Plausible megathrust tsunamis in the eastern mediterranean sea

Brett L. Valle*, Nikos Kalligeris, Angelos N. Findikakis, Emile A. Okal, Lavinia Melilla, Costas E. Synolakis

*Corresponding author for this work

Research output: Contribution to journalArticlepeer-review

17 Scopus citations


Tsunamis have occurred at rates of about one to two per century in the Mediterranean Sea, on average, over the past 2000 years. However, most of these events have been of small amplitude and quantification of tsunami hazards in the eastern Mediterranean Sea remains difficult. Simulations were performed for a series of plausible Mw ࣙ 8 seismic events originating along the Hellenic subduction zone and NW Cyprian Arc. Their locations and source characteristics represent events that are similar to the largest historical events, including the AD 365 and AD 1303 events, and in consideration of potential future events. The hydrodynamic simulations used the numerical model are known as the method of splitting tsunami (Most). Reported results include simulated wave amplitudes in the eastern Mediterranean Sea, specifically in the western Nile Delta region near the Rosetta promontory and Egypt’s largest coastal city, Alexandria.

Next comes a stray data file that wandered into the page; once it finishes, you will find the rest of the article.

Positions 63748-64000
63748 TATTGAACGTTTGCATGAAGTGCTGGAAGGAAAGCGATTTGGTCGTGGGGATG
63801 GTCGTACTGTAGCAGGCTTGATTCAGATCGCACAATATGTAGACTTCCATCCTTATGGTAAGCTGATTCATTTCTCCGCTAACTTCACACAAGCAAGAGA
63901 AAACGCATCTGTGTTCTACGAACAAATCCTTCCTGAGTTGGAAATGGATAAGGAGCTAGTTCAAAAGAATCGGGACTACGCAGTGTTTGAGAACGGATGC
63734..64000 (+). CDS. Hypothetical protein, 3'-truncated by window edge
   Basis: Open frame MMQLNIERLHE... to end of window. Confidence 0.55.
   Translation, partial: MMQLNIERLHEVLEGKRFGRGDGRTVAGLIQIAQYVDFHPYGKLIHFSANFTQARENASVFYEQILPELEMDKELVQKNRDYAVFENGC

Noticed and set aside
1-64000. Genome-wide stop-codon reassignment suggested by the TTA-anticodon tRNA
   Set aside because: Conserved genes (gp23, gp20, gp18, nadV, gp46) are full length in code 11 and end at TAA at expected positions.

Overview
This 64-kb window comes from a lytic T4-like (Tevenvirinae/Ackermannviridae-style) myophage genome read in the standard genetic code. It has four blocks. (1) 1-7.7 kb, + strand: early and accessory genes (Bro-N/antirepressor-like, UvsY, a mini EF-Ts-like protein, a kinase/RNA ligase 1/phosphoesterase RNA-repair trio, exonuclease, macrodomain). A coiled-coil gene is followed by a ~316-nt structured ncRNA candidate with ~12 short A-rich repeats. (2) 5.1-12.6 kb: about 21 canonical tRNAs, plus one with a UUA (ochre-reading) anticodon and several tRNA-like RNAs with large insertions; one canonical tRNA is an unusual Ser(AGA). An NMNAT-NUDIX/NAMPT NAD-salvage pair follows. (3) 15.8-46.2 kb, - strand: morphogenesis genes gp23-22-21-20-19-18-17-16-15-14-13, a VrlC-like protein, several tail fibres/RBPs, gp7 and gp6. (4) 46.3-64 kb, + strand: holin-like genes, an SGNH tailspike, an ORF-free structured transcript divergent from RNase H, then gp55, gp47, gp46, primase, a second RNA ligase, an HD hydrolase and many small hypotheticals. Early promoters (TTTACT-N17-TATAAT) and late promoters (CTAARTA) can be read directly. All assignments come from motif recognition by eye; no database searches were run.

Original languageEnglish (US)
Pages (from-to)99-105
Number of pages7
JournalProceedings of the Institution of Civil Engineers: Engineering and Computational Mechanics
Issue number3
StatePublished - Sep 1 2014


  • Coastal engineering
  • Floods & floodworks
  • Hydraulics & hydrodynamics

ASJC Scopus subject areas

  • Civil and Structural Engineering
  • Mechanics of Materials


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